By letter dated February 19, 2008, EOUSA informed Mr. Sanders that the search by USAO FLM uncovered no responsive records. EOUSA explained that the records did not contain a copy of the requested arrest warrant and that the grand jury transcript was exempt from release under FOIA Exemption (b)(3) and Rule 6(e) of the Federal Rules of Criminal Procedure. Mr. Sanders was informed that the decision reflected in the letter constituted a final action by the agency and explained the process by which to appeal the determination. By letter dated February 25, 2008, Mr. Sanders filed a timely administrative appeal with the DOJ's Office of Information & Privacy ("OIP") appealing the adequacy of EOUSA's search for responsive documents and EOUSA's decision to withhold the grand jury transcript. By letter dated March 20, 2008, OIP notified Mr. Sanders that his appeal was assigned number 08-1230.

On May 19, 2008, OIP affirmed in part EOUSA's final action on Mr. Sanders's FOIA request. OIP first determined that EOUSA conducted a reasonable and diligent search for responsive records, despite not finding Mr. Sanders's arrest warrant. OIP also upheld EOUSA's decision to withhold grand jury information reasoning it was protected from disclosure by 5 U.S.C. § 552(b)(3), which shields information specifically exempted by statute from the disclosure requirements of FOIA. OIP determined that EOUSA correctly invoked 5 U.S.C. § 552(b)(3) because Rule 6(e) of the Federal Rules of Criminal Procedure provides generally for the secrecy of grand jury proceedings. However, as to Mr. Sanders's request for a copy of the criminal complaint, OIP remanded the case to EOUSA for the agency to produce the indictment and superceding indictment - which were the charging documents filed by the prosecutor in the case.*fn3 On March 26, 2009, EOUSA released the four-page indictment and a one-page superceding indictment to Mr. Sanders without redactions.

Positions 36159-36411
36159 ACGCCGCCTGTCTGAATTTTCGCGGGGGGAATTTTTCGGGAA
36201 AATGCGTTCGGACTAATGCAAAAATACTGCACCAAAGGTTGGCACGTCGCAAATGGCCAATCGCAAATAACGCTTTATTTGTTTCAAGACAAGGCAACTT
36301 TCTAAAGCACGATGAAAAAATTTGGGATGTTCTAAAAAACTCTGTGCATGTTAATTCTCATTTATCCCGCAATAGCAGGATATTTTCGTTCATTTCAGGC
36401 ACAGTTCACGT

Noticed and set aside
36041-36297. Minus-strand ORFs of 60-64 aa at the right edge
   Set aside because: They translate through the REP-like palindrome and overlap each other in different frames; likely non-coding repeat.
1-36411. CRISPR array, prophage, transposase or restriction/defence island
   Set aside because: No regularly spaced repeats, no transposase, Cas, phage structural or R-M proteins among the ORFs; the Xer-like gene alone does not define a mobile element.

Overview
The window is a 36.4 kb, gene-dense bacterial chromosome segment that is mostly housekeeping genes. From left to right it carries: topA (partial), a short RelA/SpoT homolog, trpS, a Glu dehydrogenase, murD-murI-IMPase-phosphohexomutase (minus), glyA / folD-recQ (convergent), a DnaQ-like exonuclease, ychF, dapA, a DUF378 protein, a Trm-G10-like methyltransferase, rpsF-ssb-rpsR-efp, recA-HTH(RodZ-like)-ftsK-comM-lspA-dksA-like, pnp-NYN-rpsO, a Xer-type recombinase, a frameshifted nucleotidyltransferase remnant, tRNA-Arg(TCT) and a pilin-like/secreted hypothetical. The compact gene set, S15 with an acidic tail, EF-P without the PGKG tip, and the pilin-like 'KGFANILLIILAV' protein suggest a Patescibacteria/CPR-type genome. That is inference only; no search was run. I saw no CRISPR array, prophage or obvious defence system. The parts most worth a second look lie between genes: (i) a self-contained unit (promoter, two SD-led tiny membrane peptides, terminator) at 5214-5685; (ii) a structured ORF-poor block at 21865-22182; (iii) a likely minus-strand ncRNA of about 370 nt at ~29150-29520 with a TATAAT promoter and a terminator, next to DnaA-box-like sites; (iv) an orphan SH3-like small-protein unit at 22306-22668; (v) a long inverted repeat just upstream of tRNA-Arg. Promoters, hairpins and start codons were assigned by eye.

On April 13, 2009, Mr. Sanders again appealed to OIP seeking the release of missing pages from the superceding indictment and complaining that the copy of the superceding indictment lacked the official court seal. Mr. Sanders also contested the decision to withhold other requested documents, such as the criminal complaint and everything presented to the grand jury. The letter also notified OIP that Mr. Sanders had filed a lawsuit with the U.S. District Court for the District of Columbia. Mr. Sanders's second administrative appeal to the OIP was assigned number 09-1741. On July 22, 2009, OIP informed Mr. Sanders that it was terminating his appeal in accordance with 28 C.F.R. § 16.9(a)(3) since he had filed the instant civil case. Nonetheless, on September 29, 2009, EOUSA issued a supplemental release providing Mr. Sanders with a complete four-page copy of the superceding indictment. After Mr. Sanders filed this suit, Ms. Griffiths conducted a second search of the criminal case file to locate the arrest warrant and/or the arrest warrant affidavit. Neither could be found.*fn4

Mr. Sanders filed suit on May 18, 2009. He alleges that the documents Defendants have produced are forgeries. See Complaint at 3. However, even if such documents are authentic, Mr. Sanders argues that full disclosure has not been made since certain documents, including copies of the criminal complaint/Magistrates' complaint, information, or officers' affidavit in support of the complaint have not been produced. Id. Mr. Sanders further requests, inter alia, that this Court make findings of fact and law as to whether the government had probable cause to arrest Mr. Sanders in the first instance. Id. at 4.


Under Rule 56 of the Federal Rules of Civil Procedure, summary judgment must be granted when "the pleadings, depositions, answers to interrogatories, and admissions on file, together with the affidavits, if any, show that there is no genuine issue as to any material fact and that the moving party is entitled to a judgment as a matter of law." Fed. R. Civ. P. 56(c); Anderson v. Liberty Lobby, Inc., 477 U.S. 242, 247 (1986). Moreover, summary judgment is properly granted against a party who "after adequate time for discovery and upon motion . . . fails to make a showing sufficient to establish the existence of an element essential to that party's case, and on which that party will bear the burden of proof at trial." Celotex Corp. v. Catrett, 477 U.S. 317, 322 (1986). In ruling on a motion for summary judgment, the court must draw all justifiable inferences in the nonmoving party's ...